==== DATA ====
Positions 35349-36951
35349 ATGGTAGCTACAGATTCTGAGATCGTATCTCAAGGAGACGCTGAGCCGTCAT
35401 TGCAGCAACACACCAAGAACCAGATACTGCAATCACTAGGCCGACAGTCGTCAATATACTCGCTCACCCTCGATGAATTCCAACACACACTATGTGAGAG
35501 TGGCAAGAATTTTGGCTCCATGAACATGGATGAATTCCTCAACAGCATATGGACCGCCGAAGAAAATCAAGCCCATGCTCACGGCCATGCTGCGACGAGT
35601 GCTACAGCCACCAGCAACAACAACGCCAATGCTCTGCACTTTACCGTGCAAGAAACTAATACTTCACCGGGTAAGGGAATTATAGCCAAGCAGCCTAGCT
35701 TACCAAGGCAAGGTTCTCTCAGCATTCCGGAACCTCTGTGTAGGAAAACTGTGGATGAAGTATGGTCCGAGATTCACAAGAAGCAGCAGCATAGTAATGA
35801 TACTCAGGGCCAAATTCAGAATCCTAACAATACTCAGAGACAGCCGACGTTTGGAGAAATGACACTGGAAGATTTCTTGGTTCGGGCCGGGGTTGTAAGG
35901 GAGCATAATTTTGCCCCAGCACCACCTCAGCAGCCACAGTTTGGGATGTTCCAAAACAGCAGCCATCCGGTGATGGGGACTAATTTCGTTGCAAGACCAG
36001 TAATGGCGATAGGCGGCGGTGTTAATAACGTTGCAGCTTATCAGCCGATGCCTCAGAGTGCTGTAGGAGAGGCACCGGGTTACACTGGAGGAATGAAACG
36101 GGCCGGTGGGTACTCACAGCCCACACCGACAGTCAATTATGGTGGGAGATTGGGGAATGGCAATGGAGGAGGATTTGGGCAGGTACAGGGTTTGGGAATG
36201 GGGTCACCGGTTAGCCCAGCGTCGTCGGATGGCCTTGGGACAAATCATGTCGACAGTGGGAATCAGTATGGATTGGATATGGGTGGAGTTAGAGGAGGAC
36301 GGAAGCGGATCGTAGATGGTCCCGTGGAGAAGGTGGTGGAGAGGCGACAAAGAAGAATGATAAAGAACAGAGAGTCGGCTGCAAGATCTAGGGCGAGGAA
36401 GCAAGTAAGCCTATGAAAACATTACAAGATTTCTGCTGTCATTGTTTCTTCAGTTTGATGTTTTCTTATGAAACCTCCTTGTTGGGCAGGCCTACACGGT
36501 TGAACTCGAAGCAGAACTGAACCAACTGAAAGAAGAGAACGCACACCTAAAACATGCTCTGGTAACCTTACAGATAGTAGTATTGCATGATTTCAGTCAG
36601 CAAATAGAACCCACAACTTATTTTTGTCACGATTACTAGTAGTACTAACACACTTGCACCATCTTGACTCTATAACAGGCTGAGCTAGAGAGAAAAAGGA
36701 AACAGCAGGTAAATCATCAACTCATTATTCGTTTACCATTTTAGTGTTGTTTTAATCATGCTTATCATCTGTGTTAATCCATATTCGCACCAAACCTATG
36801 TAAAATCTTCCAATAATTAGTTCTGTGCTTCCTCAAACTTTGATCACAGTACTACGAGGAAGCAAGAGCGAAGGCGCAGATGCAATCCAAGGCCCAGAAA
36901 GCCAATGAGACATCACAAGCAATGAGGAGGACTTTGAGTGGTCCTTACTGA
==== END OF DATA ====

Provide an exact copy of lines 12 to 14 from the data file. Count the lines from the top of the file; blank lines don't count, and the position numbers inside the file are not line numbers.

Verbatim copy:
36301 GGAAGCGGATCGTAGATGGTCCCGTGGAGAAGGTGGTGGAGAGGCGACAAAGAAGAATGATAAAGAACAGAGAGTCGGCTGCAAGATCTAGGGCGAGGAA
36401 GCAAGTAAGCCTATGAAAACATTACAAGATTTCTGCTGTCATTGTTTCTTCAGTTTGATGTTTTCTTATGAAACCTCCTTGTTGGGCAGGCCTACACGGT
36501 TGAACTCGAAGCAGAACTGAACCAACTGAAAGAAGAGAACGCACACCTAAAACATGCTCTGGTAACCTTACAGATAGTAGTATTGCATGATTTCAGTCAG